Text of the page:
The Information Commissioner’s Office (the “ICO“) Recently issued three high-profile fine notices (“MPNs”) With regard to violations of Article 5 Paragraph 1 Letter f and Article 32 GDPR. The three fines totaling £ 39.65 million underscore the ICO’s determination to ensure that organizations put in place “appropriate technical and organizational measures” and its willingness to take enforcement action against those who do not:

  • On October 16, 2020, the ICO imposed its largest ever fine – £ 20 million – on British Airways plc (“BA”) In connection with a data breach in 2018 in which the personal data of approximately 430,000 BA customers was compromised by a hacker who gained access through systems that employees / contractors could work with remotely. A more detailed analysis of the BA MPN can be found here.
  • Just two weeks later, Marriott International Inc (“Marriott“) Was fined £ 18.4 million in connection with a cyberattack on Starwood Hotels Resorts Worldwide, Inc (“Starwood”), Which started in 2014 and went undetected until September 2018. This cyber attack resulted in around 339 million customers’ personal data being disclosed. A more detailed analysis of the Marriott MPN can be found here.
  • The ICO last issued Ticketmaster UK Limited on November 13, 2020 (“Ticketmaster”) With an MPN fined the ticket sales and distribution company £ 1.25m for violations related to a cyberattack that occurred in the first half of 2018 that compromised the personal data of up to 9.4 million customers . A more detailed analysis of the Ticketmaster MPN can be found here.

The main lesson from this triumvirate of decisions is that: (1) there is well-developed case law outlining the steps that the ICO believes is necessary for the processing of data processors who hold significant amounts of personal data, particularly payment-related data, have to process, it is necessary to have taken “suitable technical and organizational measures” to secure the personal data processed by you; and (2) failure to take such action has significant financial consequences in the event of a significant data breach (in Ticketmaster’s case, this has resulted in a fine of approximately 1% of its worldwide sales for the relevant period).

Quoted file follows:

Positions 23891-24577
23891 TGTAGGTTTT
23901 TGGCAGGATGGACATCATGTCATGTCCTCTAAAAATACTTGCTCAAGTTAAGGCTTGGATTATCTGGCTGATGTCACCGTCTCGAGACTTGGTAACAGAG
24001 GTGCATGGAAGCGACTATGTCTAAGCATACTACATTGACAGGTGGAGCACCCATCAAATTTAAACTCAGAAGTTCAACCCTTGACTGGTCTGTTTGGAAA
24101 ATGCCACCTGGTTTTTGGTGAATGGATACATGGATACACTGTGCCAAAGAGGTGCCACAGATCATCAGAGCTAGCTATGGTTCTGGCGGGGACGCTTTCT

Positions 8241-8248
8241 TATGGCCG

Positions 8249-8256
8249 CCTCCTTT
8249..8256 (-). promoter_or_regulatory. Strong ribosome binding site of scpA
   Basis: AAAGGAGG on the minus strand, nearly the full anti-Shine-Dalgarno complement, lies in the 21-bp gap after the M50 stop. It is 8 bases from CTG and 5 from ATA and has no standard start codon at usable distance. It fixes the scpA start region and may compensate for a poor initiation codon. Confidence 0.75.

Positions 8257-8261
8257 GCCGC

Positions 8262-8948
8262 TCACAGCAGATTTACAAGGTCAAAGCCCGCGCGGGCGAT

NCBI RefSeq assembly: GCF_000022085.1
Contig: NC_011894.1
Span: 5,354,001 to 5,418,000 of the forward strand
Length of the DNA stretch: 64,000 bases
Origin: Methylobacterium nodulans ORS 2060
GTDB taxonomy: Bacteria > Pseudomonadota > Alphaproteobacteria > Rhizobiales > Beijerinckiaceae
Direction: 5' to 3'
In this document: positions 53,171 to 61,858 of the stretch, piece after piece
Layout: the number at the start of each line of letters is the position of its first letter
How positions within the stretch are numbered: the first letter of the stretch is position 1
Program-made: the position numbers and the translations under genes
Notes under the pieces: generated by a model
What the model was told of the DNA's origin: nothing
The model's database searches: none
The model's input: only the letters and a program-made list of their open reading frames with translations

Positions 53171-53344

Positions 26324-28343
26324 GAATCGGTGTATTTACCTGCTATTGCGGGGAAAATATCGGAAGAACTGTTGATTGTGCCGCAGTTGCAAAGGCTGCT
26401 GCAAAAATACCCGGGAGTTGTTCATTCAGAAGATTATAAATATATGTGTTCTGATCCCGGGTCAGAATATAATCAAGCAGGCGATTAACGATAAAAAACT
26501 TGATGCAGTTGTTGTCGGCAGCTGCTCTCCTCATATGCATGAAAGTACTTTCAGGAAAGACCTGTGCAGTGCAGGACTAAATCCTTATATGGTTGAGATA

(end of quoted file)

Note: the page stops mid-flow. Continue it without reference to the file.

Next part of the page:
Our detailed analysis of these decisions also shows:

  • The trend of cuts between the fines proposed by the ICO in a letter of intent (“WE”) And the final number in the MPN (in the case of BA, for example, there was an 89% reduction);
  • The useful guidance in the Marriott MPN on how organizations should determine whether to notify appropriate regulators for the purposes of Article 33 GDPR;
  • The importance of robustly challenging the results in a NOI, an approach that has always borne fruit (either turning off or shifting the focus of ICO results);
  • Regarding the BA and Ticketmaster MPNs, the fact that the violations are due to issues related to third parties involved in their supply chains and the ICO’s inability to accept arguments that this fact is the responsibility of BA and Ticketmaster as a data controller has circumvented in any way; and perhaps most importantly;
  • The possibility that the fines imposed by the ICO will be dwarfed by liabilities arising from civil claims related to the violations.